A mission had also been commenced by the London Missionary Society in Great Namaqualand, north of the Orange River, on the western coast of Africa; a country of which the following description was given by an individual who had spent many years there: "Sir, you will find plenty of sand and stones, a thinly scattered population, always suffering from want of water, on plains and hills roasted like a burnt leaf, under the scorching rays of a cloudless sun."{16}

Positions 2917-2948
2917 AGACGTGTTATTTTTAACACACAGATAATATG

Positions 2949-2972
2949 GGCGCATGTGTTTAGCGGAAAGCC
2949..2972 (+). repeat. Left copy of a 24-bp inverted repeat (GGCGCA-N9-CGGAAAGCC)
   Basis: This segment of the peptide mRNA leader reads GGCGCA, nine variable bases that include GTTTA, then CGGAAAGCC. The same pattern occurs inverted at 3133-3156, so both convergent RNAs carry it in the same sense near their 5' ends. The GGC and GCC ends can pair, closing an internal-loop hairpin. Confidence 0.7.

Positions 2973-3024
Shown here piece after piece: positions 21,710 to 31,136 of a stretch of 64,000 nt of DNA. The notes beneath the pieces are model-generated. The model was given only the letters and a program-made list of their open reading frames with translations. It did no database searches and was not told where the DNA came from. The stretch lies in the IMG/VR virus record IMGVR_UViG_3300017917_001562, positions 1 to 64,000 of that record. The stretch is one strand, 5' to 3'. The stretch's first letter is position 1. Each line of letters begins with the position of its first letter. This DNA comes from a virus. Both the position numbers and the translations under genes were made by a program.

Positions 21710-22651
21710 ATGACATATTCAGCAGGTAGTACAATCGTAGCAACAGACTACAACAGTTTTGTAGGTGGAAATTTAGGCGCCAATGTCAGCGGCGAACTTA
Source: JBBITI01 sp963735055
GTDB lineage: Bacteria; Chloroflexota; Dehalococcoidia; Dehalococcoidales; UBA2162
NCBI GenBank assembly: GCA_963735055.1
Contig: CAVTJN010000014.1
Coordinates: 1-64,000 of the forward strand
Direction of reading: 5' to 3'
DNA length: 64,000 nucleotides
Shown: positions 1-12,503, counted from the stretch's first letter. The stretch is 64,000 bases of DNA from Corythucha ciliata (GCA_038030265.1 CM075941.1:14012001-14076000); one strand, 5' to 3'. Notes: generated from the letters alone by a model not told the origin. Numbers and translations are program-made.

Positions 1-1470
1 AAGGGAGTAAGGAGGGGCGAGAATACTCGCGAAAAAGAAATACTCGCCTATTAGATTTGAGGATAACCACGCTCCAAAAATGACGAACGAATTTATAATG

The missionaries, after a journey of great difficulty and suffering, reached the land of the Namaquas, and halted for a time at a place which they named "Silent Hope," and then at "Happy Deliverance;" finally they settled at a spot, about one hundred miles westward of Africaner's kraal, called Warm Bath. Here, for a time, their prospects continued cheering. They were instant in season and out of season to advance the temporal and spiritual interests of the natives; though labouring in a debilitating climate; and in want of the common necessaries of life. Their congregation was increased by the desperado Jager, afterwards Christian Africaner, a Hottentot outlaw, who, with part of his people, occasionally attended to the instructions of the missionaries; and they visited the kraal of this robber chieftain in return. It was here that he first heard the Gospel, and, referring afterwards to his condition at this time, he said that he saw "men as trees walking."